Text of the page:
Having witnessed conflict as a child in rural Cambodia and the daily disruption to life by the Khmer Rouge, Royal University of Phnom Penh (RUPP) social psychology lecturer, Thearom Ret, is aware of its effects on people - even in the capital city.
Inspired by this revelation, Battambang-born Thearom set about studying how social and cultural environments can be either a barrier or a resource to people dealing with their mental health.
Now, his research topic has scooped him the Flemming Bligaard Award for 2022, under Danish-based Ramboll Foundation, where he received €67,000 (approximately $71,350). This will enable him to delve into mental health in post-conflict cities in Southeast Asia.
The award, named in honour of the foundation’s former CEO and chairman, is the final in its three-year series, which began in 2022 for early-career academics whose work has made an outstanding contribution to sustainable development.
The Khmer Rouge occupation between 1975 and 1979 killed more than two million people out of a population of 7.8 million. It is now known as the Cambodian Genocide.
Today, a large portion of the adult population in Cambodia suffers the aftermath of the Khmer Rouge, which impacts mental well-being, Ramboll Foundation shared.
Quoting The Centre for Urban Design and Mental Health’s global data, it said city dwellers have an almost 40 percent higher risk of depression, are more than 20 percent more anxious, and are more lonely, isolated and stressed than rural populations.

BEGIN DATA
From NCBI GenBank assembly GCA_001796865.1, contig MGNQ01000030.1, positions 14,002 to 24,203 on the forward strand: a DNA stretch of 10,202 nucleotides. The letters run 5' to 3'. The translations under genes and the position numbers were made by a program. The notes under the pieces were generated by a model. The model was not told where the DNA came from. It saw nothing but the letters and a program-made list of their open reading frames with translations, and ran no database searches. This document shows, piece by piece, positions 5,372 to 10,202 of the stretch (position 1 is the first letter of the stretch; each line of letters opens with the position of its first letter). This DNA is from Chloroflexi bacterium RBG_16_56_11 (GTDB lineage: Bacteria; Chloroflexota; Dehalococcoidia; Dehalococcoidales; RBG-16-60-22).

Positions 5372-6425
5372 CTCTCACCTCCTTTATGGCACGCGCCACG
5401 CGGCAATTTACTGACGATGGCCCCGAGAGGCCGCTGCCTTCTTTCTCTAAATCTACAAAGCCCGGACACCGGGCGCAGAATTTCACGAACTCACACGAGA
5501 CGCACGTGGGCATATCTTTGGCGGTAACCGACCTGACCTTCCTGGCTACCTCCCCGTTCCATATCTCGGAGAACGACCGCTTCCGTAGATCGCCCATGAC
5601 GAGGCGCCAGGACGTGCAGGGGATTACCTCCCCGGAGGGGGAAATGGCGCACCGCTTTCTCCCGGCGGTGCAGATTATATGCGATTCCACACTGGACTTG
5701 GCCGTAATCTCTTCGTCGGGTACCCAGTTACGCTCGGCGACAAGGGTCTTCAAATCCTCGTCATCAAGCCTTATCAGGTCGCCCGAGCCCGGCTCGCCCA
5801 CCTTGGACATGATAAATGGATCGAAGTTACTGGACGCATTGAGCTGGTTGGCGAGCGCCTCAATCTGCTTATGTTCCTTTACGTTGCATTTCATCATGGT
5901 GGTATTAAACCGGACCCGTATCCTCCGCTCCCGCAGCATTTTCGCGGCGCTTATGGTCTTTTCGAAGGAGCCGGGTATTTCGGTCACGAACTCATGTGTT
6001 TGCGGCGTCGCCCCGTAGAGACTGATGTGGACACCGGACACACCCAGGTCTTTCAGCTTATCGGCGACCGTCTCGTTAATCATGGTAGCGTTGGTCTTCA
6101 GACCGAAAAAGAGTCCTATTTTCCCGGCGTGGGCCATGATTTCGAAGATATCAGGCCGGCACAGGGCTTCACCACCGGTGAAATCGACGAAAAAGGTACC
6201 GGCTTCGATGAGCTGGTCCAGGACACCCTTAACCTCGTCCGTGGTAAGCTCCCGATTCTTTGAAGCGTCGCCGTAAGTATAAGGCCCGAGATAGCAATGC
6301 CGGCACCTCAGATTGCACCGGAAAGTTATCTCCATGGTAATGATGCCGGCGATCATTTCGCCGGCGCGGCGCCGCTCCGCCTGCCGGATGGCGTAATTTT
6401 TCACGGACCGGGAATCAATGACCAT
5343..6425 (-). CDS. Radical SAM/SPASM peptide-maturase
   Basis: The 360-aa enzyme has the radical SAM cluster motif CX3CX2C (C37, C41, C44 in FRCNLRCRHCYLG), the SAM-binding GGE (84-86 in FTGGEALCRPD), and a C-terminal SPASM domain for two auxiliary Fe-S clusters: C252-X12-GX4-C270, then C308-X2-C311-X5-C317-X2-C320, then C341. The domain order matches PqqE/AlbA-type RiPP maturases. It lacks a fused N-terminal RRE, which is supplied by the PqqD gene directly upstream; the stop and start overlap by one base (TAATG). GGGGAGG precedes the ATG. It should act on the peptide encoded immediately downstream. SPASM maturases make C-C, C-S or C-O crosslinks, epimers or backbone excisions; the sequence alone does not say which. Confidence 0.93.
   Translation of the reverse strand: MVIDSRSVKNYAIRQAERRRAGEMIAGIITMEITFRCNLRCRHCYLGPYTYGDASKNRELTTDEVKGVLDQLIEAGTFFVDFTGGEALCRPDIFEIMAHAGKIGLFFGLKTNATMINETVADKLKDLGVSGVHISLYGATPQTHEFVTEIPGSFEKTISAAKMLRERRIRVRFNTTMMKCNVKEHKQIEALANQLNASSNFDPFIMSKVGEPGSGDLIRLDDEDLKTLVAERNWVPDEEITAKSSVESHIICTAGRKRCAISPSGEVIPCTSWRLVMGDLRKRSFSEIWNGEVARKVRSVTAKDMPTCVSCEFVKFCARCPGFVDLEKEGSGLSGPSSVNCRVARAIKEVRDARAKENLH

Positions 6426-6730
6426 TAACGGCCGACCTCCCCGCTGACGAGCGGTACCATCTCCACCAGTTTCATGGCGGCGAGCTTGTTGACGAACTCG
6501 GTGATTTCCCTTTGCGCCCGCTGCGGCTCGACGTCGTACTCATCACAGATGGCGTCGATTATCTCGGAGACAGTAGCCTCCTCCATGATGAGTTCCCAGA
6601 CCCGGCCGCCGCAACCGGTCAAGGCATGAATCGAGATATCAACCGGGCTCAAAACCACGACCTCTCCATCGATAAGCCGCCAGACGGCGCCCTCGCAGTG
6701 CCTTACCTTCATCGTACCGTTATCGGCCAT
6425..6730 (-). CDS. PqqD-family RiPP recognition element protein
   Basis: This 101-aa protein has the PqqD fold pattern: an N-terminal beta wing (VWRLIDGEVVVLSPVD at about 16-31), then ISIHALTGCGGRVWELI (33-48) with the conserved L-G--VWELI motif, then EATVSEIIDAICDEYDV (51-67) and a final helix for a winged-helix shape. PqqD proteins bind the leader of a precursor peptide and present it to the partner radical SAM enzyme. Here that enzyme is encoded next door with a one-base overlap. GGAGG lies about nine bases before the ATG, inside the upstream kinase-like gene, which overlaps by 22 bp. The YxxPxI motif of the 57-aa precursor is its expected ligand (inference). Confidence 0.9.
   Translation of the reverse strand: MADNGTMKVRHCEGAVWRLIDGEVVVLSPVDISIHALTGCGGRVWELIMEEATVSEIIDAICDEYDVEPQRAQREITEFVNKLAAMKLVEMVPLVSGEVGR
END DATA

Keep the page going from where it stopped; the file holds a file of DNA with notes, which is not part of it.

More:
Filling the gap
Thearom’s focus will be in Phnom Penh and scaled up to Siem Reap, where he is expected to explore social norms, value systems, quality of life, social integration and individuals' past traumas, with the aim of helping people live better lives.
Said to be Cambodia’s “first and only” social psychologist, Thearom holds positions in various universities and collaborates with policymakers to promote mental health and community on a broader scale.
The research also includes an international comparative element to initiate ways to make the findings globally applicable to other post-conflict urban environments, including those affected by ongoing or recent conflicts.
Additionally, it will address knowledge gaps and misconceptions about mental health in Cambodia.
Thearom noted that English or foreign language research on the issue of mental health in post-conflict Cambodia are limited. This formed his motivation to fill the gap and contribute with insights and knowledge in the field.
“Phnom Penh provides a clear case for how trauma affects negatively in issues such as parenting, how people live with trauma and how we can identify potential resources – social, cultural, environmental – in a city, and apply them to a post-conflict situation,” Thearom said.
Subsequently, the research aims to develop standard measurements for how people maintain a sense of meaning in their lives and ultimately enable a better quality of life in post-conflict urban spaces.
Robert Arpe, chairman of Ramboll Foundation, said mental health often “takes a back seat” to people’s immediate needs, especially in emerging economies where economic growth is a priority.
“So, we are delighted to support this ground-breaking research that explores the relationships between a city's built-environment and the mental health of its citizens, helping put mental well-being at the heart of the social sustainability agenda,” Arpe added.
As mental health might have links with climate change, Cambodians will have to be prepared for these changes. Therefore, it is pertinent to ensure better mental health to help them face the situation.
“People with unresolved or hidden trauma may find it difficult to understand how they might actually be impacted by climate risks,” Thearom said.
He cited the example of the rainy season, which can trigger flooding and, in turn, trigger traumatic memories of the country’s civil war, while impacting people’s survival mechanisms.
“The research aims to investigate the link between risk perception and how people reconstruct society, and eventually encourage people to behave more rationally to the situation facing them,” he explained.